Reduce the number of emails that you read and send!

Ian Wooler has an exceptional 5 step process for reducing the number of emails that you receive.

  1. Get yourself off circulation/distribution lists that provide information that is not relevant to your role or key tasks (Jeff Brooks: what I do is use the key located below the right shift key, to the right of the Microsoft flag and to the left of the Control key. I then simply press on this key and input “j” “b” and the email is sent to junk.)
  2. Remove yourself from RSS feeds that provide information via email that you know longer read, need or value. (Jeff Brooks: see number 1)
  3. Agree some email working agreements with your team members/close network e.g. agree not to respond to an email by merely saying “thanks for your feedback” (Jeff Brooks: our rule is to be a “group centered” instead of “I” centured.  Each email takes away time and focus.  We only email when we are A. Asking the recipient to take ACTION NOW or B. If the recipient might be contacted by the client and needs to be aware of what has happpened. WILL NEED TO TAKE ACTION IN THE FUTURE.  Anything that needs to be discussed in person is not put in an email. We are human animals who need personal contact. If I am going to comment on someones behavior an email is not appropriate.)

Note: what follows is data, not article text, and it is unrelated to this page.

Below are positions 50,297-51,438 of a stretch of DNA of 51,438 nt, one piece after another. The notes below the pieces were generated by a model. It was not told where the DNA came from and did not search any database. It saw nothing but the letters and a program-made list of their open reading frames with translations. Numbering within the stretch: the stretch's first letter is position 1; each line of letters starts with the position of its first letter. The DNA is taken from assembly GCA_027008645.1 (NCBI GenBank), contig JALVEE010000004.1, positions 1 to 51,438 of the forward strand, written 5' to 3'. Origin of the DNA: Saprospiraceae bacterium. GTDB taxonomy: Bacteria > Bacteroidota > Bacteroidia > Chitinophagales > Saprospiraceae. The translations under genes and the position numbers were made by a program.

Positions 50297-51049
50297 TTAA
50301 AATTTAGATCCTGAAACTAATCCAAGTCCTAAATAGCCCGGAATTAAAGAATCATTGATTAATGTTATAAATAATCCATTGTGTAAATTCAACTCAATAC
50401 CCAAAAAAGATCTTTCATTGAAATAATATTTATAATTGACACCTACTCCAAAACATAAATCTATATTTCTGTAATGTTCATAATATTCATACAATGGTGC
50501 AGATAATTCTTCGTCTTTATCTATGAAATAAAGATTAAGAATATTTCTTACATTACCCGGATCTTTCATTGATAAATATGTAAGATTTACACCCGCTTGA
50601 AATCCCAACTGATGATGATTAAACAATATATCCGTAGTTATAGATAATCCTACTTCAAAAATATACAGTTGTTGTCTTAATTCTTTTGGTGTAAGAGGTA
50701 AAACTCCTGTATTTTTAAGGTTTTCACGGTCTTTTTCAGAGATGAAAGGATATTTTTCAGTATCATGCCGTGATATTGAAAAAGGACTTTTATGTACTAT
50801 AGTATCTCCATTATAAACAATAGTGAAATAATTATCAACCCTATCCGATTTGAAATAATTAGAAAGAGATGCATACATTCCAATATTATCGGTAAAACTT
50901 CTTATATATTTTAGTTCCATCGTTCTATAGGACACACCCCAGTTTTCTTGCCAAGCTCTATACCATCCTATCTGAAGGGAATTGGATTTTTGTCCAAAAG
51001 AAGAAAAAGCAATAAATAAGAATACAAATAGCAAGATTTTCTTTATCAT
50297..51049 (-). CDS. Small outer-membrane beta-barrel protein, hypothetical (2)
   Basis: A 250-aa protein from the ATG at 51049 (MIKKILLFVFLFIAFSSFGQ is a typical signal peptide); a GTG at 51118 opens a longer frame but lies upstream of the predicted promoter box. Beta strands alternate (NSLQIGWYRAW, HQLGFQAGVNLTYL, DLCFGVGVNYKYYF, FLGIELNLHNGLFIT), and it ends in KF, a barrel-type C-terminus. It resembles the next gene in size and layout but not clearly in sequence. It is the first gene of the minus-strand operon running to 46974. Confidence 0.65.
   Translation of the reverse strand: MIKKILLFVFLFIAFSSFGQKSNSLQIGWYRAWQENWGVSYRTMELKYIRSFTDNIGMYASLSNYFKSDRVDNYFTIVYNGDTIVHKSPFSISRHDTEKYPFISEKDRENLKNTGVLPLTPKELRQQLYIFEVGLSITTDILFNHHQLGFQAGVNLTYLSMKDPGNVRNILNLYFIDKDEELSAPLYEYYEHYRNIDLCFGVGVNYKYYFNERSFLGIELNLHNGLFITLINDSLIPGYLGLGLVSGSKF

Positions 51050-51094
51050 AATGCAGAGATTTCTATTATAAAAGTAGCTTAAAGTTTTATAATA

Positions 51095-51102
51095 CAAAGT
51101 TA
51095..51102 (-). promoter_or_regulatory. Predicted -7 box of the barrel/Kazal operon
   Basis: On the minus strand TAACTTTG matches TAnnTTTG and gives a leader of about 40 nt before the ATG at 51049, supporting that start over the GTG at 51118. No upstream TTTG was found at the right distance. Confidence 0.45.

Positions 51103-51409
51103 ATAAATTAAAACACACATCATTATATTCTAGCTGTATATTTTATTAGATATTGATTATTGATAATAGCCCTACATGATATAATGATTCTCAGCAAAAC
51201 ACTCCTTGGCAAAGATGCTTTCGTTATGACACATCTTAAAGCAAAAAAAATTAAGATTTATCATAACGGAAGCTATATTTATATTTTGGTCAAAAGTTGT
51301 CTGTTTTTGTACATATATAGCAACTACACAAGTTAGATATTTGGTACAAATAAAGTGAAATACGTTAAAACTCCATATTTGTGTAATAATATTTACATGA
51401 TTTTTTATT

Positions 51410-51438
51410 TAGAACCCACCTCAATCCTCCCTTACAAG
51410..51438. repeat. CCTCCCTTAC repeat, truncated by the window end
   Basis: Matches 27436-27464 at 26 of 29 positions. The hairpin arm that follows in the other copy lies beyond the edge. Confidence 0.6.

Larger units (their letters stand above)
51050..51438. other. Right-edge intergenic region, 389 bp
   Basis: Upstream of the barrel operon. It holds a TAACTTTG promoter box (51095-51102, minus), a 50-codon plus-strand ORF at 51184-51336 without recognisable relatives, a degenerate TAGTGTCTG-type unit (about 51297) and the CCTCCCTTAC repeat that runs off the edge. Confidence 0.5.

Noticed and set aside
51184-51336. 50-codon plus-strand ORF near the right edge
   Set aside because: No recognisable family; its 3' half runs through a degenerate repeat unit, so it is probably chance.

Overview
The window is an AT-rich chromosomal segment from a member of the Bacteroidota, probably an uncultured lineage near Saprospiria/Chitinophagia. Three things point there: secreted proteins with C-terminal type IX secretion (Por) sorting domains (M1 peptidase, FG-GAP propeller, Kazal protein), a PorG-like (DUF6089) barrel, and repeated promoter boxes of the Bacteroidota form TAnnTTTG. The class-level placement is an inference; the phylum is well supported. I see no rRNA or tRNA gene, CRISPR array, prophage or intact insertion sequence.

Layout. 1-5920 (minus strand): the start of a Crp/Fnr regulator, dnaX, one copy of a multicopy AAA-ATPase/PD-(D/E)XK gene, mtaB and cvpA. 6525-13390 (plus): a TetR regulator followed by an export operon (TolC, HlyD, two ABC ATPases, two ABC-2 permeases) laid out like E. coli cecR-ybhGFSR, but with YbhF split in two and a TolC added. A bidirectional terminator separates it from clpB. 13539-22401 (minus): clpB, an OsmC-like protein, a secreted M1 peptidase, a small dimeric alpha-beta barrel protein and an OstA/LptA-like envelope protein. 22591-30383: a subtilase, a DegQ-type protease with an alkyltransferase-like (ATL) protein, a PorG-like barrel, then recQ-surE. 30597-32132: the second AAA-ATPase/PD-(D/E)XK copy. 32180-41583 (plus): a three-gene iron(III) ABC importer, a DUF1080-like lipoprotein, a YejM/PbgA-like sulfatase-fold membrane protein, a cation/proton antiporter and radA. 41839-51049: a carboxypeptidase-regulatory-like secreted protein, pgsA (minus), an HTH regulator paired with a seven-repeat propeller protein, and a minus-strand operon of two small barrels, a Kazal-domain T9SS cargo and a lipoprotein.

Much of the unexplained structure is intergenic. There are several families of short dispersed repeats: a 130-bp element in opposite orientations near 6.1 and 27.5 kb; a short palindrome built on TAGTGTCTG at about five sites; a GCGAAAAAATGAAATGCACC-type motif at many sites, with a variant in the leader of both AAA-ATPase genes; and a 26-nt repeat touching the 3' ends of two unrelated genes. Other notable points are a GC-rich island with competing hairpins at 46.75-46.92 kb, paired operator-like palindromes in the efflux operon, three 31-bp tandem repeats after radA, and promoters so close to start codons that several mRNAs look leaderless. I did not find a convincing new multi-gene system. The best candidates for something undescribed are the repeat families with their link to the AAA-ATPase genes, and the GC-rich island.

4. When sending an email to more than one person ensure that any actions required are clearly assigned to the individuals concerned and are clear and concise.  This simple practice will reduce the numbers of emails returned seeking clarification
  5. Walk the talk (or use the phone).  If your communication really matters, go talk to them.  This action and is based on the belief that if you change your approach to email, others will soon follow and adopt your behaviour.
  6. Jeff Brooks:Have a system to quickly find emails sent to you.  Do something with emails that you have.  Read, review your email and respond immediately, delete the email, block future emails from the sender, post the email to calendar by using a noun (name of person, subject and any other key information you might need).    In a future post I will discuss how to best organize  emails for fast retrieval and follow up action.

Jeff Brooks CPA



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About Jeffrey Brooks

Jeffrey Brooks, CPA, CFP, MBA since 1976 has specialized in helping clients save significant taxes, help businesses increase their cash flow, revenues and profits while increasing their control and satisfaction. Jeff and his accounting firm sincerely cares about the happiness of his clients.

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JBrooks Wealth Advisors, PC.

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Address: 4647 N 32nd Street, Suite B245
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Phone: 602-292-2009